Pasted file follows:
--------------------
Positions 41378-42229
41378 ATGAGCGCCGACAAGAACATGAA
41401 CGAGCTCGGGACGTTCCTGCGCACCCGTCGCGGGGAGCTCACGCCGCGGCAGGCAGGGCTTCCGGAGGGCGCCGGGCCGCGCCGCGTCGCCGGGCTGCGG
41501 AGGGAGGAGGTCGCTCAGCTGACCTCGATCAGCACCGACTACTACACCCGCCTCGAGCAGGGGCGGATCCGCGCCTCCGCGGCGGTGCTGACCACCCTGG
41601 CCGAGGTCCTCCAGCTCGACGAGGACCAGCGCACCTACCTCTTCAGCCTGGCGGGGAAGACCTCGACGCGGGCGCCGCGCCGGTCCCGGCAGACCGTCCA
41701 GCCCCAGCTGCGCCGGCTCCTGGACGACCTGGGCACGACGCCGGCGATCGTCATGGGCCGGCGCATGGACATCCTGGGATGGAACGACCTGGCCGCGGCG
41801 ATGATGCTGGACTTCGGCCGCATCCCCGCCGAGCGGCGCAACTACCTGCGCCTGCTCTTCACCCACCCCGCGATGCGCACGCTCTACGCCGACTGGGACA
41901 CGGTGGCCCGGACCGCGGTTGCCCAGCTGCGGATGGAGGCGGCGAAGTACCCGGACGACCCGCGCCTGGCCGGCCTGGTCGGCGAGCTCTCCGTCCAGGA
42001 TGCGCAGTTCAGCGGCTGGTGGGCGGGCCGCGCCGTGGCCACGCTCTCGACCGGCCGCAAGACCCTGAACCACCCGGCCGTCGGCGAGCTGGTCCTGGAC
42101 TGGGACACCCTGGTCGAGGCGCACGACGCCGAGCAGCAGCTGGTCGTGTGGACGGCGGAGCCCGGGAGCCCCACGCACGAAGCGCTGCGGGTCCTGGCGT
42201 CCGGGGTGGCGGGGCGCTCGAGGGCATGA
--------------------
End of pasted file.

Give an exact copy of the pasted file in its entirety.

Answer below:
Positions 41378-42229
41378 ATGAGCGCCGACAAGAACATGAA
41401 CGAGCTCGGGACGTTCCTGCGCACCCGTCGCGGGGAGCTCACGCCGCGGCAGGCAGGGCTTCCGGAGGGCGCCGGGCCGCGCCGCGTCGCCGGGCTGCGG
41501 AGGGAGGAGGTCGCTCAGCTGACCTCGATCAGCACCGACTACTACACCCGCCTCGAGCAGGGGCGGATCCGCGCCTCCGCGGCGGTGCTGACCACCCTGG
41601 CCGAGGTCCTCCAGCTCGACGAGGACCAGCGCACCTACCTCTTCAGCCTGGCGGGGAAGACCTCGACGCGGGCGCCGCGCCGGTCCCGGCAGACCGTCCA
41701 GCCCCAGCTGCGCCGGCTCCTGGACGACCTGGGCACGACGCCGGCGATCGTCATGGGCCGGCGCATGGACATCCTGGGATGGAACGACCTGGCCGCGGCG
41801 ATGATGCTGGACTTCGGCCGCATCCCCGCCGAGCGGCGCAACTACCTGCGCCTGCTCTTCACCCACCCCGCGATGCGCACGCTCTACGCCGACTGGGACA
41901 CGGTGGCCCGGACCGCGGTTGCCCAGCTGCGGATGGAGGCGGCGAAGTACCCGGACGACCCGCGCCTGGCCGGCCTGGTCGGCGAGCTCTCCGTCCAGGA
42001 TGCGCAGTTCAGCGGCTGGTGGGCGGGCCGCGCCGTGGCCACGCTCTCGACCGGCCGCAAGACCCTGAACCACCCGGCCGTCGGCGAGCTGGTCCTGGAC
42101 TGGGACACCCTGGTCGAGGCGCACGACGCCGAGCAGCAGCTGGTCGTGTGGACGGCGGAGCCCGGGAGCCCCACGCACGAAGCGCTGCGGGTCCTGGCGT
42201 CCGGGGTGGCGGGGCGCTCGAGGGCATGA